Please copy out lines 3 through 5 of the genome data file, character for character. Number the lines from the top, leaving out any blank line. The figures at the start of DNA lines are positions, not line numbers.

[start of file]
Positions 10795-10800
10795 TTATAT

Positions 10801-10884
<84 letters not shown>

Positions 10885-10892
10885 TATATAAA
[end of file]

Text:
Positions 10801-10884
<84 letters not shown>

Positions 10885-10892